Because the WCAB is expressly authorized to award "reimbursement for lost wages" under Labor Code section 132a, and because the inclusion of prejudgment interest in such a backpay award is mandated by Civil Code section 3287, inclusion of interest in the backpay award does not violate the principle that an administrative agency cannot create a remedy the Legislature has withheld. (See Dyna-Med, Inc. v. Fair Employment & Housing Com. (1987) 43 Cal.3d 1379, 1389 [241 Cal.Rptr. 67, 743 P.2d 1323].) Contrary to the warning LACMTA tries to sound, our decision here, recognizing that the WCAB must sometimes include prejudgment interest in its backpay awards under section 132a, will not open the door to WCAB awards of punitive damages or damages for emotional distress. That prejudgment interest may be awarded to ensure the employee victimized by discrimination receives full "reimbursement" for backpay, undiminished in value by the employer's failure to pay the wages at the times due, does not suggest the WCAB has the authority to award damages of types not mentioned in section 132a and generally reserved to the judicial power. (See Walnut Creek Manor v. Fair Employment & Housing Com. (1991) 54 Cal.3d 245, 262 [284 Cal.Rptr. 718, 814 P.2d 704] [distinguishing between " 'restitutive' " damages such as backpay, which are commonly and permissibly placed within the statutory authority of administrative agencies, and "nonquantifiable compensatory" and punitive damages, which are ordinarily and traditionally reserved to the courts]; see also Cortez v. Purolator Air Filtration Products Co. (2000) 23 Cal.4th 163, 177 [96 Cal.Rptr.2d 518, 999 P.2d 706] [although included as damages under the Civil Code, backpay is also an authorized equitable remedy for illegal withholding of wages under the unfair competition law].)
Finally, respondent LACMTA contends this court's decision in American Federation of Labor v. Unemployment Ins. Appeals Bd. (1996) 13 Cal.4th 1017 [56 Cal.Rptr.2d 109, 920 P.2d 1314] (AFL) indicates the WCAB may not award prejudgment interest on backpay awards. We disagree. AFL did [24 Cal.4th 1118] not decide or discuss any question regarding the statutory authority of the WCAB; it decided only the "narrow question" (id. at p. 1021) of whether an administrative law judge acting on behalf of the Unemployment Insurance Appeals Board may award interest on unemployment benefits previously denied by the Employment Development Department. As we have just seen, inclusion of Civil Code section 3287 interest in backpay awards under Labor Code section 132a is within the WCAB's statutory authority to ensure full reimbursement of lost wages to employees discriminatorily denied payment at the time the wages were due. AFL, concerned as it was with the very different statutory scheme governing unemployment insurance benefits, is not apposite on this central point.
In holding interest was not authorized either under the unemployment insurance laws or under Civil Code section 3287, the AFL majority emphasized that certain delays were inherent in the administrative process, but concluded these delays "are not ... tantamount to a 'wrongful withholding' of benefits giving rise to a right to section 3287(a) prejudgment interest once the Board rules in favor of the claimant." (AFL, supra, 13 Cal.4th at p. 1026.) Thus, "[t]he central theme of AFL ... is that interest is not available absent an agency decision or action which has resulted in wrongful withholding of, and corresponding delay in receiving, benefits to which the claimant is entitled. (See Weber v. Board of Retirement (1998) 62 Cal.App.4th 1440, 1450 [73 Cal.Rptr.2d 769] [73 Cal.Rptr.2d 769].) The AFL court extensively explained that the unemployment insurance scheme contemplates several steps and inherently involves some minimal delay before there is a determination of eligibility for the benefit.... Accordingly, when a claimant is found entitled to benefits at one of the administrative levels, there has been no wrongful delay or action in receiving benefits on which to predicate an award of prejudgment interest by the agency. (AFL, supra, 13 Cal.4th at p. 1037.)" (San Diego County Deputy Sheriffs Assn. v. San Diego County Civil Service Com., supra, 68 Cal.App.4th at pp. 1094-1095, fn. omitted.)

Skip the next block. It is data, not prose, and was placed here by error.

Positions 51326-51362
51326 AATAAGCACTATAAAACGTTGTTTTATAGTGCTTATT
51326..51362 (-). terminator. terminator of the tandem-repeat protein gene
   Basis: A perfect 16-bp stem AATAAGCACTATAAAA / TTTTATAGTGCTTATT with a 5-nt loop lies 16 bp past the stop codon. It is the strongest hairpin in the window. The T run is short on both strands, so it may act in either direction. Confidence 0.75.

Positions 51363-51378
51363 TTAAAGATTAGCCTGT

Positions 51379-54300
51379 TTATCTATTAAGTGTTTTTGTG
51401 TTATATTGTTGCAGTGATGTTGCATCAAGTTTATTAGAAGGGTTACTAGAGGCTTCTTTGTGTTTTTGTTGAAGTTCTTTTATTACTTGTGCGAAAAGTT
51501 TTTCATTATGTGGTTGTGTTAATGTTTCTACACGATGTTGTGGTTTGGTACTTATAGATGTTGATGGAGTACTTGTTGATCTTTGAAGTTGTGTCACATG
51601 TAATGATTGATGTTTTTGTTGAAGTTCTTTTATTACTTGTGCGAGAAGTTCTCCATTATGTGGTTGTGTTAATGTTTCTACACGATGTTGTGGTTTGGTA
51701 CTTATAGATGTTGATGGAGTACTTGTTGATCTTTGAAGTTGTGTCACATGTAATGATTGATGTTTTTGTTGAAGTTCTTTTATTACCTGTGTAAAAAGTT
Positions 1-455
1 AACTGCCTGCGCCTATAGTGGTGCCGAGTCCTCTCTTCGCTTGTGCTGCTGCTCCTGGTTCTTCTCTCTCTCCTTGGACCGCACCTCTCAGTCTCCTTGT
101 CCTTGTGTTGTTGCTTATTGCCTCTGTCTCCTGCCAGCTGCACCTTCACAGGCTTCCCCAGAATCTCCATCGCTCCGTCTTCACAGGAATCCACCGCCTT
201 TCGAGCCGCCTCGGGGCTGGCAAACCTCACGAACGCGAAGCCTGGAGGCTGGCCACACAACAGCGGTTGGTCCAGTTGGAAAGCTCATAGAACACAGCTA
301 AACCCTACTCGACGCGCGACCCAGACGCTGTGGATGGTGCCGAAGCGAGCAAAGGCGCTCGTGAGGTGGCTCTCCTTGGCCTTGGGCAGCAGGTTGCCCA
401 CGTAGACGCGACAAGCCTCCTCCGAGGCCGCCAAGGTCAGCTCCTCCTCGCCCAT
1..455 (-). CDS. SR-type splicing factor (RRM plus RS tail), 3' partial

Here we are concerned not with an inherent administrative delay in providing government benefits, but with wages withheld from an employee in violation of Labor Code section 132a. The WCAB determined this legal violation began in December 1992, when petitioner should have been, but was not, reinstated to his previous position. The wages wrongfully withheld from that point on, until reinstatement and backpay were ordered in June 1997, came due on the dates they would have been paid had petitioner been reinstated. (Mass v. Board of Education, supra, "61 Cal.2d at p. 625.) Petitioner seeks interest under Civil Code section 3287, not to make up for the delay inherent in an administrative process, as in AFL, supra, 13 Cal.4th [24 Cal.4th 1119] 1017, but to make up for the lost use of his wages wrongfully withheld between 1992 and 1997.